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This was done with acrylic paint on 6" x 8" gessoed hardboard.

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Wednesday, August 31, 2016

Mini-Paint: Willy Wonka

Willy Wonka


I had planned on doing a Mini-Paint of Willy Wonka in the near future.  Hearing about the passing of Gene Wilder moved that up (I and probably every other person who can hold a pencil or paintbrush).  There was something deliriously crazed--yet compelling--about "Willy Wonka and the Chocolate Factory" which stuck with me as a youngster.

Mildly amusing anecdote: my youngest daughter had a job working at a local candy factory when she was younger.  She also owned a cloth coat which was purplish in color which she wore through the winter.  I'm sure you can guess the rest, but it involves me chanting "Oompa Loompa Doompety Doo..." every time she left for work.  She got tired of it in a hurry; I did not.  :-)

To this day, I am likely to break out with "You get nothing!  You lose!  Good day, sir!", as well as numerous other quotes from "Willy Wonka and the Chocolate Factory".  And chant "Oopa Loompa Doompety Doo..." of course.

I bought some new M. Graham acrylic paints I was testing out, so I used more colors than my usual limited palette for these Mini-Paints:  Titanium White, Zinc White, Alizarin Crimson, Cadmium Red Deep, Terra Rosa, Cadmium Yellow, Naples Yellow, Yellow Ochre, Raw Umber, Burnt Umber,  Burnt Sienna, Ultramarine Blue, Anthraquinone Blue, Dioxazine Purple, and Paynes Gray.

This was done over the course of about 8 hours.  Yeah, this one took a LOT longer than my usual Min-Paints, too.  Partly 'cuz I was playing around with new paints, partly because I wanted to work on it a little more and try to get it right.  Skills only grow through being challenged, I guess.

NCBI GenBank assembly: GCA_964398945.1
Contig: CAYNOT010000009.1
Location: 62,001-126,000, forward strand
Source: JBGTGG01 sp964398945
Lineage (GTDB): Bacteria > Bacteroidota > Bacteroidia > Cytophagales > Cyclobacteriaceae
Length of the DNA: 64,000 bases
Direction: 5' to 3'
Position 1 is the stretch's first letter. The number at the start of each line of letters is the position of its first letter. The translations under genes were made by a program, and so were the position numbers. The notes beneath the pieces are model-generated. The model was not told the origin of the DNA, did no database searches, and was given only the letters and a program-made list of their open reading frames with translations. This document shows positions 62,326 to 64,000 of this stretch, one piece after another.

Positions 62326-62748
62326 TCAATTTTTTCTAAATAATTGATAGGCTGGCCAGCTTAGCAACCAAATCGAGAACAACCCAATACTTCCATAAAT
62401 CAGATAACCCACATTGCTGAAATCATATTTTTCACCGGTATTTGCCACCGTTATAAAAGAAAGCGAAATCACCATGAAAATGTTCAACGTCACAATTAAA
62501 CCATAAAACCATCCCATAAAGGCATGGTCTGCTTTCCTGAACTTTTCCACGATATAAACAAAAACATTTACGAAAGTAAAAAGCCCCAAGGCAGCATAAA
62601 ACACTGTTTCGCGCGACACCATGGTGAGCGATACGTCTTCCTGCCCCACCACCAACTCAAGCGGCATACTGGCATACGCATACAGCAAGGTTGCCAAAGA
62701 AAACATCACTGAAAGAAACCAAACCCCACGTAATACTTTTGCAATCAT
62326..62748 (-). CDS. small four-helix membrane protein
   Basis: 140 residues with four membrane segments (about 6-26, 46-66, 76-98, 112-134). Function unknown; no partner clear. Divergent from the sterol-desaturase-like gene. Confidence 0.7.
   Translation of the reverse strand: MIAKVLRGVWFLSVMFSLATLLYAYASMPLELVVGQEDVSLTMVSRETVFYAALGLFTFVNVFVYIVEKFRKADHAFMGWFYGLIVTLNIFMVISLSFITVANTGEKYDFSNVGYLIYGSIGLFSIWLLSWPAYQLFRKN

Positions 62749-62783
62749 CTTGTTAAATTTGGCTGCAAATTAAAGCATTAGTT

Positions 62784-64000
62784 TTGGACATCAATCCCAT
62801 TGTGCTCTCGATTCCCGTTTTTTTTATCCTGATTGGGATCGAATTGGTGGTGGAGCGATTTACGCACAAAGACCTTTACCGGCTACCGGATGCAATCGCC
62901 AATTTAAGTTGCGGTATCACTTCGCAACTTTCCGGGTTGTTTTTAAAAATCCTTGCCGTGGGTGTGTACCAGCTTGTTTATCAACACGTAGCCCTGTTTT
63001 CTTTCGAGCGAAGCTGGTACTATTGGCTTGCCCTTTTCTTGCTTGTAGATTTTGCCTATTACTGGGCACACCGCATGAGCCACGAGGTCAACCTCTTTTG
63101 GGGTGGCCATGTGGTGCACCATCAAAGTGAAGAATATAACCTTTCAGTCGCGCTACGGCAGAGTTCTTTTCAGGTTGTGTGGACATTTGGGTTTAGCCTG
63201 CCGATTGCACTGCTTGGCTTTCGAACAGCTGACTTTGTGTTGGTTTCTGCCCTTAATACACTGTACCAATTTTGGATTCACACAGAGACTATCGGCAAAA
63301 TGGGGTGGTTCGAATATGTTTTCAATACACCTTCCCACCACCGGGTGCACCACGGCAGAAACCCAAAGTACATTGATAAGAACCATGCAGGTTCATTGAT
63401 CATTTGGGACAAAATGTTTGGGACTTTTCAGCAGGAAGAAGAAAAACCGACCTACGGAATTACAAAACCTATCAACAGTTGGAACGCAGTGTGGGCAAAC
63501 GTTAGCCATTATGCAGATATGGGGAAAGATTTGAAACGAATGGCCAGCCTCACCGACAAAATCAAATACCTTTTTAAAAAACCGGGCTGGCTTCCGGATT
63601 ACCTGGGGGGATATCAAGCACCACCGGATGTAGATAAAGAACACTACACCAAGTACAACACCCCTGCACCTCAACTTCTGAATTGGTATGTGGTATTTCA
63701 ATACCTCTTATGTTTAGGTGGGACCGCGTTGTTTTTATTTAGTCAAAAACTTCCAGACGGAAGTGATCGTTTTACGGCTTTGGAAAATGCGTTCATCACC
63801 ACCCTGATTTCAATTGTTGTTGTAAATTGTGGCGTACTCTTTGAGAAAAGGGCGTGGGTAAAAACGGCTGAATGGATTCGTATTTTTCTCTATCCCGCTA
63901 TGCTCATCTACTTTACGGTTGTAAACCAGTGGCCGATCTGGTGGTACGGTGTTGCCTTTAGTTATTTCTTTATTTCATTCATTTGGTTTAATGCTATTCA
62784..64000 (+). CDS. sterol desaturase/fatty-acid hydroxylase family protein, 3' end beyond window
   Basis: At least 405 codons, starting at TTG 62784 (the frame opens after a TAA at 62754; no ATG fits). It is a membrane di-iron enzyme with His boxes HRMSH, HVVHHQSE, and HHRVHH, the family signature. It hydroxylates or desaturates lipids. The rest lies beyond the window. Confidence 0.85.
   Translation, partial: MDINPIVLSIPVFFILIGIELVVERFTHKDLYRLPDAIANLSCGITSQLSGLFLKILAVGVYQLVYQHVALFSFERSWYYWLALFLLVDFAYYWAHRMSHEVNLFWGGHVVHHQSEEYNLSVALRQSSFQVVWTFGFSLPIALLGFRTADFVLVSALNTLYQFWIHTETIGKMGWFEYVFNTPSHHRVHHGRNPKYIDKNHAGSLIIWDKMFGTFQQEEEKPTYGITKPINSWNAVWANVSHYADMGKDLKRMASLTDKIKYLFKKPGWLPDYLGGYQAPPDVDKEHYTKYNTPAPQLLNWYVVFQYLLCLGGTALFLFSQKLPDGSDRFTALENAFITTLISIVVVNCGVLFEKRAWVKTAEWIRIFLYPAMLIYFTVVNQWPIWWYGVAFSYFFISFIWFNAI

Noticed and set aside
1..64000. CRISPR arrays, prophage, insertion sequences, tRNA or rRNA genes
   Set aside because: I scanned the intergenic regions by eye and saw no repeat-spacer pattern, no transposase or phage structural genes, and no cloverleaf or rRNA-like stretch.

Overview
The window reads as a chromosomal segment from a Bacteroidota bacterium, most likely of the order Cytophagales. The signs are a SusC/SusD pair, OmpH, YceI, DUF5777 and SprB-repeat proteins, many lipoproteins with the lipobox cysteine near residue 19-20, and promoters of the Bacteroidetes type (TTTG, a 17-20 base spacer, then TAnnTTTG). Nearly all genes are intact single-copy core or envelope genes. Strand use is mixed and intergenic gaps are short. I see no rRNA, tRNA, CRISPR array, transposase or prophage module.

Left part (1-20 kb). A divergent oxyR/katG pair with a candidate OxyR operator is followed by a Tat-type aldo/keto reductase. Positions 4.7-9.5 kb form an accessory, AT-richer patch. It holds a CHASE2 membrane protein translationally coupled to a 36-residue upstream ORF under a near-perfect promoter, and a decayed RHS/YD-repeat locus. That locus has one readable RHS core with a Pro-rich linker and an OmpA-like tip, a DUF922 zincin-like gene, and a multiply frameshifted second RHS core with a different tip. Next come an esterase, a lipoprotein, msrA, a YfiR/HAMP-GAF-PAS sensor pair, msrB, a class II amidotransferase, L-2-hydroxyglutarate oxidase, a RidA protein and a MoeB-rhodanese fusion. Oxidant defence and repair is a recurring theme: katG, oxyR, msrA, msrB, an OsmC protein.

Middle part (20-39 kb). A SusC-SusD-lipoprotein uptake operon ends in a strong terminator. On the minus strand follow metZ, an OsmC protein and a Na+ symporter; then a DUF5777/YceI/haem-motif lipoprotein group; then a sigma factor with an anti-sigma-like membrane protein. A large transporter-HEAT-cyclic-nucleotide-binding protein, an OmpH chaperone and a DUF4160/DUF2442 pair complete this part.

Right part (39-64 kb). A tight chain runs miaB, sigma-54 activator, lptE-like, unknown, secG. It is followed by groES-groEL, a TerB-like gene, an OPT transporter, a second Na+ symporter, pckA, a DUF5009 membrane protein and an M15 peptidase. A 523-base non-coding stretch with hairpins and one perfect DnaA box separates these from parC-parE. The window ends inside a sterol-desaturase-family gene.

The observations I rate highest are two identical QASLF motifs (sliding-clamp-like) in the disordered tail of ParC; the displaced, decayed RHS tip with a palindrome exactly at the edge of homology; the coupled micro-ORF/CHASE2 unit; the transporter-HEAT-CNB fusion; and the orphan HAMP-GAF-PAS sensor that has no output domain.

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STEP ONE:  I started with a 6" x 8" piece of hardboard coated with a mixture of gray gesso and matte medium.  The first 90 minutes or so was spent just roughing everything out with a #10 flat brush, laying in the colors and general layout.  Although, at this point, it looks more like Michael Caine dressed as Willy Wonka than Gene Wilder's titular role...

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STEP TWO:  This was about 3 hours later, using a #10 flat and #10 round brushes.  Closer to Gene Wilder, but there was something about the placement of the left-eye which seemed a little off.  It's one of those things where being an 1/8" off in any direction can ruin the portrait. 

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STEP THREE:  I decided to repaint the the left eye, moving it down and a little to the left.  From there, I spent several hours painting and repainting, trying to get it right.  After painting this for about 8 hours off-and-on over a couple days, I figured I had taken it about as far as I could and called it "Good 'nuff".

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This was done with acrylic paint on 6" x 8" gessoed hardboard.

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Friday, August 26, 2016

Cthulhu Mostess Pies

Cthulhu Mostess Pies Ad

Click to Embiggen!

For those of you old not enough to remember, Hostess used to have ads in comic books in which criminals plans were commonly thwarted with Hostess Twinkies or Hostess Fruit Pies.  Also, it turns out I missed H.P. Lovecraft's birthday last week (August 20th), but I've been thinking about doing this fake Hostess Comic Ad mash-up for a while.  And I do have another Lovecraft-based mash-up coming up in the near future...

For those of you interested in the nostalgia of the Hostess comic book ads, HERE'S A LINK.  Enjoy!

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This was done in Photoshop.

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Tuesday, August 16, 2016

Handbook of the Marvel Universe: Aliens - Contraxians

Contraxians


Here is the original entry for the Alien Race: Contraxian to the "Official Handbook of the Marvel Universe".

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Originally, I planned on just doing a proxy drawing of Jack of Hearts--a character I always thought looked pretty cool--the same way I sneaked ROM Spaceknight into my entry for Galadorians.  But, then I thought I should do up a female version, but all the designs I did for it just didn't seem to work for me for some reason.  So, I just scrapped it all and only vaguely called back to the character.

To be honest, I really overthought this one too much and it took wwwaaayyyyy too long to finish.  Ah, well.

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STEP ONE:  Here are the quick digital pencils, scribbled out on a New 900px x 1,350px document.